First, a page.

With this double CD, Kit Johnson and the Black Swan Classic Jazz Band are on solid ground by aiming the contents at dancers, as is suggested by the album’s title: Dance Hall Favorites. From its earliest days, it seems, traditional jazz has been danced to, although in the UK in the 1940s many devotees frowned upon such activities, preferring to sit listening only, brows furrowed in studious concentration.
When Graeme Bell and his Australian Jazz Band visited Britain in 1948, they encouraged dancing (again) to the music (somewhat to the dismay of the intellectuals). Traditional jazz never lost its appeal to dancers in the US, if the Dawn Club in San Francisco is any indication, where Lu Watters’ Yerba Buena Jazz Band was filling the floor with dancers in the 1940s.
The tempos at which the tunes are taken are eminently geared toward dancing. While I might question if all of the titles are favorites, exactly, they are definitely appropriate for dancing. New to me were several, such as “Papa, What Are You Trying to Do to Me?”; “Where Did Robinson Crusoe Go?”; “When You Leave Me Alone to Pine”; or “Bullfrog’s Melody.” The first and third of these Louis Armstrong had a hand in, and the last is an original by the band leader, Kit Johnson. I am always delighted to find “new” (to me, at least) tunes. All of the others in this album should be to some degree familiar to everyone, as they were to me.
What sets the Black Swan Classic Jazz Band apart from others are two things: first, the caliber of musicians that comprise it, and second, the quality of the arrangements. The first can be seen in the fact that all of the performances in these two discs were recorded live at concerts, and yet there is not one flub, not one note out of place. And many of these tunes contain a plenitude of breaks, making them tough to execute. Jelly Roll Morton was much given to incorporating breaks—and difficult ones, to boot—as we hear in “Georgia Swing” and “Black Bottom Stomp,” but the band executes these to perfection. Similarly, there are interesting Charleston breaks to be heard in “Papa, What Are You Trying to Do to Me?” Individually, the musicians are in great form, as they demonstrate in solos, breaks, stop time—whatever is called for.
And that leads to the other band ingredient, the arrangements. These are penned by Kit Johnson mainly, but almost everyone else makes a contribution by arranging one or two of the remainder. Taking a well-known, often-recorded tune and rendering it interesting is the challenge the arranger faces, and those in this band are quite up to the task. As an instance, take the Johnson arrangement of “Call of the South” (better known as “Swanee River”). It opens with a duet of Steve Matthes’ clarinet and Alan Phillips’ banjo, soon joined by Lew Chapman’s trombone, with clarinet playing counterpoint as the trombone takes the bridge.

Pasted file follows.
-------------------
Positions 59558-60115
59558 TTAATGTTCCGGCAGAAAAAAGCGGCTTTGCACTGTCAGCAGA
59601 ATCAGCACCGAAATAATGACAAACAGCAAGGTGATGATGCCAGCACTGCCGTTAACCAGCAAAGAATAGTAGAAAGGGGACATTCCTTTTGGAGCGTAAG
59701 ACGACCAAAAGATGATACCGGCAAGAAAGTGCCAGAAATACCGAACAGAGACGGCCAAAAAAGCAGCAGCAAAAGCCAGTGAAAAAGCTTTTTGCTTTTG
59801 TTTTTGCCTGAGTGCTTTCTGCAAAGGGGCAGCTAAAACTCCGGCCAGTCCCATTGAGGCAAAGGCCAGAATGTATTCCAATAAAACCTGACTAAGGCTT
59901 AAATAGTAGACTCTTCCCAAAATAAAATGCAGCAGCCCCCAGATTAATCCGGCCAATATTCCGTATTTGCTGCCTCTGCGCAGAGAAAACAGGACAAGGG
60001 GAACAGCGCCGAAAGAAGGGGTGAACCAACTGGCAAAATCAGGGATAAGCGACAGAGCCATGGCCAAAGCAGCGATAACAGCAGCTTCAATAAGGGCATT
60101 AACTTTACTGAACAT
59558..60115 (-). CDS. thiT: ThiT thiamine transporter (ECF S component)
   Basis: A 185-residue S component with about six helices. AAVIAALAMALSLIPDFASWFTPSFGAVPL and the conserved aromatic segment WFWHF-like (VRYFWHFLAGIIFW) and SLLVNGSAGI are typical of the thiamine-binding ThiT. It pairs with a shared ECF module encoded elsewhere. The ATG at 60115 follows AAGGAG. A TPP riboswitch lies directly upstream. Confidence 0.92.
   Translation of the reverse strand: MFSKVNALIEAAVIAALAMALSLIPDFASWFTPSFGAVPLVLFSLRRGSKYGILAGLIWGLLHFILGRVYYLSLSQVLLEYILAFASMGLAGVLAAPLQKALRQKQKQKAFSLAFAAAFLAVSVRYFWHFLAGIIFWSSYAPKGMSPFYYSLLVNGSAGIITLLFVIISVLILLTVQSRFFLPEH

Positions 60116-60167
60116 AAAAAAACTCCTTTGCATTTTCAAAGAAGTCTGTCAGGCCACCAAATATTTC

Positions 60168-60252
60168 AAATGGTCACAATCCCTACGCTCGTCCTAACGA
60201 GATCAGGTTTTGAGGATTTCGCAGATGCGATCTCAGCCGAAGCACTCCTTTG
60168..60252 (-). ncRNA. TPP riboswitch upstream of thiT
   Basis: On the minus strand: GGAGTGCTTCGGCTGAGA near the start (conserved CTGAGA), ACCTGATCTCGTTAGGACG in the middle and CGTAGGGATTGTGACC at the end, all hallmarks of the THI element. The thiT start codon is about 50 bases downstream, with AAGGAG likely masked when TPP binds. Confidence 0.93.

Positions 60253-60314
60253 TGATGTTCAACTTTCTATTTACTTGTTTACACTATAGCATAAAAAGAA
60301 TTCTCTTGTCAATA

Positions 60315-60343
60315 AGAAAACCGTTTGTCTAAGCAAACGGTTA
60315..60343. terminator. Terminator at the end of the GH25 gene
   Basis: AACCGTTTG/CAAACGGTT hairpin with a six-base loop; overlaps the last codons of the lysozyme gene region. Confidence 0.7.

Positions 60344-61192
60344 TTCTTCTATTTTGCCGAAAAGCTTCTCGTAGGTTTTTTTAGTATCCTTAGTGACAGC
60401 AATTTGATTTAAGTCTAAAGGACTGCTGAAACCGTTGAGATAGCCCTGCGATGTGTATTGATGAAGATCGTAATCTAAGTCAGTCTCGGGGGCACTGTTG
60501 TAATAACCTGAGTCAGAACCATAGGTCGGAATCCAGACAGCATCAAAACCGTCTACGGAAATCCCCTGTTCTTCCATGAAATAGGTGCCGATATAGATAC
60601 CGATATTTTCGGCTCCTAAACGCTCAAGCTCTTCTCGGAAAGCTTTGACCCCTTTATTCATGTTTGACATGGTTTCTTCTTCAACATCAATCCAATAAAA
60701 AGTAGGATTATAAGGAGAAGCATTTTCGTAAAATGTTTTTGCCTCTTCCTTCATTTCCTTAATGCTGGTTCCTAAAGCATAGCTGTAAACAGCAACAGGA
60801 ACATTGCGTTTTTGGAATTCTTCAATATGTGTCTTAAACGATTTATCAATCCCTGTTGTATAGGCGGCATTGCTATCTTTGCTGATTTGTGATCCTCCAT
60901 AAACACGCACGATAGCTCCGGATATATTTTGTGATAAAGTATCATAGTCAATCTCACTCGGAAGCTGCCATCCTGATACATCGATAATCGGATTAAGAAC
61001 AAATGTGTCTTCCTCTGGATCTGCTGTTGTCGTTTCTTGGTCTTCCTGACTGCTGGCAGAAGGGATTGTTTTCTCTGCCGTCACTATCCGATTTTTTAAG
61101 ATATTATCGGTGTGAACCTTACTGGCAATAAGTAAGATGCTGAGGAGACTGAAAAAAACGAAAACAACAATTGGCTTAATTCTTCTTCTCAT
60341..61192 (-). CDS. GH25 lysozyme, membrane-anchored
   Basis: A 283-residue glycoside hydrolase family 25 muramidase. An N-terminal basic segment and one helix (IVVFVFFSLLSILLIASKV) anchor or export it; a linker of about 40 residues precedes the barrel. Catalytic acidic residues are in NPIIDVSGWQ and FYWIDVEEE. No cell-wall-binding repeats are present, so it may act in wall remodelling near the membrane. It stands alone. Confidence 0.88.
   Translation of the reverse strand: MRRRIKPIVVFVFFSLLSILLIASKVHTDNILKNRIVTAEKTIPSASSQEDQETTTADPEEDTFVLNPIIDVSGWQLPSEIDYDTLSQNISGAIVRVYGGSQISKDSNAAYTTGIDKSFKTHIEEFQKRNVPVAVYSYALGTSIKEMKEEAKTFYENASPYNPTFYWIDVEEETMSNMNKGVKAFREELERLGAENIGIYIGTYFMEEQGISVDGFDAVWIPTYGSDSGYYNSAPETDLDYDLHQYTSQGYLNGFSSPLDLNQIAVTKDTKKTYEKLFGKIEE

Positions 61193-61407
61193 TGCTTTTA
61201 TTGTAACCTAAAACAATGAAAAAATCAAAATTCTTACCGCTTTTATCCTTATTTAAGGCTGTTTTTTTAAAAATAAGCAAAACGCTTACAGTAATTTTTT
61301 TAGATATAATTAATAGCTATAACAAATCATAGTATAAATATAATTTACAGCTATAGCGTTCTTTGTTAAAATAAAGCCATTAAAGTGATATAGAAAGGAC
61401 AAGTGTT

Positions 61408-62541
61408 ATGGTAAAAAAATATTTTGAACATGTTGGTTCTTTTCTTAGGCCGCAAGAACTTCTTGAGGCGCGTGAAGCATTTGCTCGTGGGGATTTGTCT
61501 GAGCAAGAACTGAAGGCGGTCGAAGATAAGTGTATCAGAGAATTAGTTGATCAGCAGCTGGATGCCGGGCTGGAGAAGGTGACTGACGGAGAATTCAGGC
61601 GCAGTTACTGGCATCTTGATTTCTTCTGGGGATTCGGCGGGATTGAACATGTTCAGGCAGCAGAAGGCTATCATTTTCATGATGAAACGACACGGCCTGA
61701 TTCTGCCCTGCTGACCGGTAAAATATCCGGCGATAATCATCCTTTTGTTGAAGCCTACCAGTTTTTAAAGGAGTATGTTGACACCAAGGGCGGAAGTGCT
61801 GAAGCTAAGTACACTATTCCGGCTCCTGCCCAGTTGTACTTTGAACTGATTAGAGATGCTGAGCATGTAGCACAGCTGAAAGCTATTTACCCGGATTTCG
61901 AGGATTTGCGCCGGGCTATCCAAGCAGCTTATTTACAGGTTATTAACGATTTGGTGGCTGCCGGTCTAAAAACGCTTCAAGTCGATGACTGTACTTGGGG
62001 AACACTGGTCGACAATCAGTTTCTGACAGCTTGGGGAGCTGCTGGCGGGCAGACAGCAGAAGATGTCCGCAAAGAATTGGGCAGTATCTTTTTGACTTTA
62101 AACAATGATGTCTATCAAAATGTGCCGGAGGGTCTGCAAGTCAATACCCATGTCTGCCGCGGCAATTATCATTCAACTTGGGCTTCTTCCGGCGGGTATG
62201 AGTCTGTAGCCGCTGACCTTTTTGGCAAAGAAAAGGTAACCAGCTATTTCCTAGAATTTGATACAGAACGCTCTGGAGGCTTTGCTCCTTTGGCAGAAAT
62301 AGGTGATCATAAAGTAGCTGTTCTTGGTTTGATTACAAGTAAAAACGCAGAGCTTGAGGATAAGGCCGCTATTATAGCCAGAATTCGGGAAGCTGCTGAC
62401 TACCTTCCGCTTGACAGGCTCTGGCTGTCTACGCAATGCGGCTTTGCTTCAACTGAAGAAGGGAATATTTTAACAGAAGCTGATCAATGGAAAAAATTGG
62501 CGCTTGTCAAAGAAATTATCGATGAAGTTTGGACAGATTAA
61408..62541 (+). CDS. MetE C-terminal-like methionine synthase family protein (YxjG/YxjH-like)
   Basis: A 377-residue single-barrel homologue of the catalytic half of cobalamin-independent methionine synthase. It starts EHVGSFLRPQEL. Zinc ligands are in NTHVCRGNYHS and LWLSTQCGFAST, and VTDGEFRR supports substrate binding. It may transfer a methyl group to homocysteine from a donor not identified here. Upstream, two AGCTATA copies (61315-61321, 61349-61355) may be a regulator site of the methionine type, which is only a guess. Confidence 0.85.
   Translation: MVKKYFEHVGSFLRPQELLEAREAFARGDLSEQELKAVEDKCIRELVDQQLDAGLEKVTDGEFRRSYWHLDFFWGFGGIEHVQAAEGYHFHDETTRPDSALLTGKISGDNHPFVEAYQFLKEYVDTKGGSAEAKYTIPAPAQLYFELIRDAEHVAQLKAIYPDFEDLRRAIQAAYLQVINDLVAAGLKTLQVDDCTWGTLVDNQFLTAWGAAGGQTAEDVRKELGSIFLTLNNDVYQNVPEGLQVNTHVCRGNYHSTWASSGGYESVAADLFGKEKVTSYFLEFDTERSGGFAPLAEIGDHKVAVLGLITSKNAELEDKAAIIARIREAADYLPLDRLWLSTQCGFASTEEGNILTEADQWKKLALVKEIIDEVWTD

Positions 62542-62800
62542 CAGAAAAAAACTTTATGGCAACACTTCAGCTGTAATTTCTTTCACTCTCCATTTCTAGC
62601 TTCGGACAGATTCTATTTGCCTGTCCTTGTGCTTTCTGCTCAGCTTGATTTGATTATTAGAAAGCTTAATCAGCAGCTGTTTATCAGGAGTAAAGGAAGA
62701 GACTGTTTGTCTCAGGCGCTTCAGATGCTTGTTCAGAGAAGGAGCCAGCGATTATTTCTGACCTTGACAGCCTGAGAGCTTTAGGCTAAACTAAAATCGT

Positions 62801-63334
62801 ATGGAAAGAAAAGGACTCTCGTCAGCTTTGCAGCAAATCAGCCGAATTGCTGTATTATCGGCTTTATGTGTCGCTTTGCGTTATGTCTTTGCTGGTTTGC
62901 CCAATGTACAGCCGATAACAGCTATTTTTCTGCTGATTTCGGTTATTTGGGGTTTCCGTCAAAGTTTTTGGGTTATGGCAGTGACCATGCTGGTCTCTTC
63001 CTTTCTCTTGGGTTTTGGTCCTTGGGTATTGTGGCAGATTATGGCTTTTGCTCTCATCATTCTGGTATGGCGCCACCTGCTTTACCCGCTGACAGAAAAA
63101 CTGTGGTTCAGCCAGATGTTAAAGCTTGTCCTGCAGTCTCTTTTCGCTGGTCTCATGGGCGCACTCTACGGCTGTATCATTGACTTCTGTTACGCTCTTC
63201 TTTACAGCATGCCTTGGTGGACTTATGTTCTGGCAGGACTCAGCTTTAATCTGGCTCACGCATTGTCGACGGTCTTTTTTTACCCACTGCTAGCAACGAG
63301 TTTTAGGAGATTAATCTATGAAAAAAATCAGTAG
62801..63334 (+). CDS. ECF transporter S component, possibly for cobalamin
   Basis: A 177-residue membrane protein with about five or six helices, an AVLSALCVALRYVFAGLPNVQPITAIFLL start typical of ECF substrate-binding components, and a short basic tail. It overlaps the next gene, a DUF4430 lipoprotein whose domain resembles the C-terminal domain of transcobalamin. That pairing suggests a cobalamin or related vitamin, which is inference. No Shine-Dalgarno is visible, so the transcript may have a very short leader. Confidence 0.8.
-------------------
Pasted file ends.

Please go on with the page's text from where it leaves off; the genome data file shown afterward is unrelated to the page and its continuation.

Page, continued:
Then the roles are reversed, clarinet taking melody and trombone the bridge, as Marilyn Keller begins her vocal. The others drop out, leaving only the piano and banjo to back her, supported in part by the leader’s tuba. Following that is a vocal patter counterpoint by Phillips to Bennett’s melody on piano. Bennett then solos, Ernie Carbajal’s trumpet joining in to take the lead on the bridge but then dropping out to allow Bennett to finish the chorus. Next the clarinet solos, followed by the trombone. Then Keller resumes the vocal, with Phillips singing the tricky patter counterpoint behind her. After the tuba solos on the bridge, the rest of the ensemble join in to take it out. So the “Swanee River” is given a new lease on life as well as a “new” title.
In similar fashion, other well-known tunes get a make-over. “By and By” opens with a solo banjo tremolo cadenza Then tuba picks it up, setting the tempo, accompanied by banjo and Ron Leach on percussion. With a modulation, Keller sings the verse and then is joined on the chorus by the rest of the band singing harmony behind her. After several choruses, the vocal modulates, Keller speaking patter behind the chorus leading up, after a dramatic stop, to a ritard vocal ending. Another appealing arrangement is that of “San Francisco Bay Blues,” an infrequently heard tune written by Jesse Fuller which was very popular during the “Folk Music” period in the US (late fifties into sixties).
It was recorded a number of times—by Peter, Paul, and Mary and by Paul McCartney, among others. Here it opens with the last few bars of “I Left My Heart in San Francisco” then segues into the vocal by Phillips. To cite just one other, “Basin Street Blues” follows, to a degree, the format we most often hear, the arrangement being a tip of the hat to Teagarden with the trombone going back to the top after the final ensemble chorus and then performing a rubato cadenza ending on a ritard chord by the whole band. And there are many such moments in this double album.
I would think all tracks have had great appeal to dancers. One rather curious omission to me, however, is that there are no waltzes or Latin numbers, and back in New Orleans in the dance halls, such were certainly featured. I would think the Lindy hoppers would have welcomed a chance to catch their breath with a waltz or a tango. Of course, while one may not be inclined—or able—to roll back the rug and tread the light fantastic, one can certainly settle back and enjoy the auditory treat the album provides.
Ordering details, as well as tracklist, personnel, and album notes by Scott Yanow, can be found at bscjb.com.
Dance Hall Favorites
Black Swan Classic Jazz Band